What a fun movie that I feel may be more enjoyable if you're an adult. The details in the plot were something I loved about the flick, but kids may have been lost in them. Still, they probably were just enthralled with the action.
Hiccup (Jay Baruchel) can't do anything right in his town of vikings. He's so small and rail-thin that he isn't able to help the rest of his village out whenever they are attacked by dragons, which happens pretty often. The fact that he isn't a big, bad viking disappoints his father, Stoick (Gerard Butler). By pure chance, he happens to capture a Night Fury dragon. Problem is, he can't bring himself to kill the beast. While tending to the Fury he's injured, he's trying to convince his friends and boss (Craig Ferguson) that he really is becoming a killing-machine. How long can a charade like that actually go on? Or better yet, will the animal tear everyone to shreds once Hiccup fixes its wing?
It's a very simple plot but it takes a few liberties with it. What I was very happy about with this movie was the pacing of it. Normally, kids animated movies rush through the plot when moving from point to point. This film took its time to get where it was going and I appreciated it. The main downfall, Baruchel. I think he's a funny actor, but voice-acting is not his strong suit. In the end, a pretty good movie deserving of an Oscar nod. Grade: B+
Seeing how I used to live in Missouri, I consider myself a bit of an expert on meth. Not really, but it was nice to see a movie filmed in the state. This was a very gritty movie that felt real.
Ree Dolly (Jennifer Lawrence) is 17-years-old and she is in charge of her family. Her two younger siblings are too young to fend for themselves, her father is a drug-maker who may or may not be dead and her mother was driven crazy by the things her husband had done. One day, police notify her that her father is wanted for a court date and needs to show up. If he doesn't, the family will lose their house because he put it up as collateral for bail. When he doesn't show, a bail collector says they have one week to find him, dead or alive. Ree starts wondering through the seedy meth underbelly of Missouri to try and find her father. Along the way, she is helped by her uncle Teardrop (John Hawkes). They try to talk their way to the top of the heap in meth dealing to see looking for answers. Between the threats and the beatings and the guns, Ree will not be deterred in her quest to save the family house.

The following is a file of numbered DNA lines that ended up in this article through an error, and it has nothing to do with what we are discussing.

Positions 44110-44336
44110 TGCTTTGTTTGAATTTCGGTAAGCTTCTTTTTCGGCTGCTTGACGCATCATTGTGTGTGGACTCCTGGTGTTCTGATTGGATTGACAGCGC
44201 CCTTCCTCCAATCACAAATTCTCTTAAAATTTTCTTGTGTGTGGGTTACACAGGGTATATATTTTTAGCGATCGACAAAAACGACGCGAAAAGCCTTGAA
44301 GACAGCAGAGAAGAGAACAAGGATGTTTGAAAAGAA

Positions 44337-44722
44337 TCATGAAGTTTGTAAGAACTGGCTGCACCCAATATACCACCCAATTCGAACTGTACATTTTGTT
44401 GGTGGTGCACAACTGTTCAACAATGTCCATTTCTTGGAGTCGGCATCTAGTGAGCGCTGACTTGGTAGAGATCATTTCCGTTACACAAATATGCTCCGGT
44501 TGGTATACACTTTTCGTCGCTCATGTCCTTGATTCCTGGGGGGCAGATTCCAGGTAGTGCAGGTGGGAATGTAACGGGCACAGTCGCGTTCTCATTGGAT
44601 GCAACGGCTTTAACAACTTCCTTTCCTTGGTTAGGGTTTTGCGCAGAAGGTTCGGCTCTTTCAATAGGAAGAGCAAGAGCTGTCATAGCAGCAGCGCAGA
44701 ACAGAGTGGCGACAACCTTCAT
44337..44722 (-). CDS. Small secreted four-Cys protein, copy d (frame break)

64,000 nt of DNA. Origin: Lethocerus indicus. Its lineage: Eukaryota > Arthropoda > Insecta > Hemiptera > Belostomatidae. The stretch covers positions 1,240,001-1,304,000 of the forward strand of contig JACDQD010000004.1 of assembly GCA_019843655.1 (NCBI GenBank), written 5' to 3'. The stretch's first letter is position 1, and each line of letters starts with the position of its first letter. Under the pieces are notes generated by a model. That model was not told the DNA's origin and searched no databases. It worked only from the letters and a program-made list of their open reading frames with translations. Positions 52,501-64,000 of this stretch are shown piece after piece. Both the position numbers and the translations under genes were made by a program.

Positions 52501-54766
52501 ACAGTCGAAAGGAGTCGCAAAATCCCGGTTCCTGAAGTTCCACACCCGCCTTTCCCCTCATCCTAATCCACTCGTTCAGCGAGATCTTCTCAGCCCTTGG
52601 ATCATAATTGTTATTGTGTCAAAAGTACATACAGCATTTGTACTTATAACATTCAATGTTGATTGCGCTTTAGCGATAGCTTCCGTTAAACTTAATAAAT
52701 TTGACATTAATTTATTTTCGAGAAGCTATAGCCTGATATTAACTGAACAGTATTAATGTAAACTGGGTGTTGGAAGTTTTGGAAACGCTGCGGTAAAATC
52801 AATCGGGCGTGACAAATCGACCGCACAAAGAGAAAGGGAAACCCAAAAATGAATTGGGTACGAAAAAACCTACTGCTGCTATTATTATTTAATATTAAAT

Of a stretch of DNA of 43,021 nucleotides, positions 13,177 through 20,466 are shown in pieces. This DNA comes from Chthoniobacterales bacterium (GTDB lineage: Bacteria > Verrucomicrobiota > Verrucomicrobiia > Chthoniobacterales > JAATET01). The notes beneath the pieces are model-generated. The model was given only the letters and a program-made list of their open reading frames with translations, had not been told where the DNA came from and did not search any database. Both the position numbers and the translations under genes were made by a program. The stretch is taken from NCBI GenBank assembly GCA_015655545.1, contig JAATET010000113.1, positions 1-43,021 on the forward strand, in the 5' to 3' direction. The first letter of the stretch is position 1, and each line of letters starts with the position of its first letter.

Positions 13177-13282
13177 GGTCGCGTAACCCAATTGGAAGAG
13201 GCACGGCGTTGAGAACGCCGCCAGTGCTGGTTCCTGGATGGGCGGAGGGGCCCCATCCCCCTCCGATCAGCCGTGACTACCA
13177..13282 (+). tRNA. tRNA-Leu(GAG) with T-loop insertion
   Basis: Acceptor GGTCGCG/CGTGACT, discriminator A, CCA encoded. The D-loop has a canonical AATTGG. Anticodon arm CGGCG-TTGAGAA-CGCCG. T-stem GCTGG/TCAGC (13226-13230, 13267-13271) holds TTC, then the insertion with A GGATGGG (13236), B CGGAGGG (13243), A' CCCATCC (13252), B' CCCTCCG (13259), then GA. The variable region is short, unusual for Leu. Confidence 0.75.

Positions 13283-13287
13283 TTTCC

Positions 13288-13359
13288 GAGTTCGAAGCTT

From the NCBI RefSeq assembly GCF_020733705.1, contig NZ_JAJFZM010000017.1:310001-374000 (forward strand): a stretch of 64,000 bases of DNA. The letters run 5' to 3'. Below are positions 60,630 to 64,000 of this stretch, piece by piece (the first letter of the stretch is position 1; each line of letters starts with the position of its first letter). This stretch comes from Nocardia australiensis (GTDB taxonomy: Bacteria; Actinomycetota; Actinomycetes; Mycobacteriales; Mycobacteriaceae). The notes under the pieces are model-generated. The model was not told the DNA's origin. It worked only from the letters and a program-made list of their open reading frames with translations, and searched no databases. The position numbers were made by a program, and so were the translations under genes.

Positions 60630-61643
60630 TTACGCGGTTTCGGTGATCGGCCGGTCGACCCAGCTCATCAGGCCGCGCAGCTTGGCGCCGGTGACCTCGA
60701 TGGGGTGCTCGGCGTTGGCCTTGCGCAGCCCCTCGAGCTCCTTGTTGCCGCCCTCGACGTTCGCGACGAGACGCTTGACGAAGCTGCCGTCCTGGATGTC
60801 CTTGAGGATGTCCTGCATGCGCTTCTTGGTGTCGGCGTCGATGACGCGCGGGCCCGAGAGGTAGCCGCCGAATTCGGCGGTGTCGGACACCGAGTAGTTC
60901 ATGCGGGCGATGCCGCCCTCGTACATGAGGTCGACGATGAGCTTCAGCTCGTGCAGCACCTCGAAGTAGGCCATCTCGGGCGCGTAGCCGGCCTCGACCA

I liked this movie. I was surprised by how real it felt, despite it dragging a bit at parts. Jennifer Lawrence was great in her role, but the real star of the movie was John Hawkes. He was absolutely fantastic, making Teardrop one person you would never want to cross in your life. The use of real Missouri-folk as actors helped give the film a sense of realism. It won't win Best Picture, and maybe it was a stretch for it to be nominated, but it says a lot about the state of indie films that this can get a nod. I enjoyed this, but if you're not interested in movies that don't have much action, this may not be for you. Grade: B
This is the perfect embodiment of a movie that was good, but way overrated for its own good. I don't see how this is so loved or how Mark Ruffalo got an Oscar nod for it.
Jules and Nic (Julianne Moore and Annette Bening) are two normal, everyday lesbians who have two high school aged kids via a sperm donor. Nic is the breadwinner of the two, working as a doctor. Jules is the free spirit trying to figure out the perfect start-up business. She feels unappreciated by her wife and just wants her approval. While they're dealing with their own problems, the two kids decide to get in contact with their donor, Paul (Mark Ruffalo). Paul agrees and the two parties really start to hit it off. A little too much with Jules as the two start an affair together. She just appreciates someone who appreciates her, and he just seems to think he turned a lesbian straight. They may not be able to reel it in and stop the sex before Nic and the kids find out.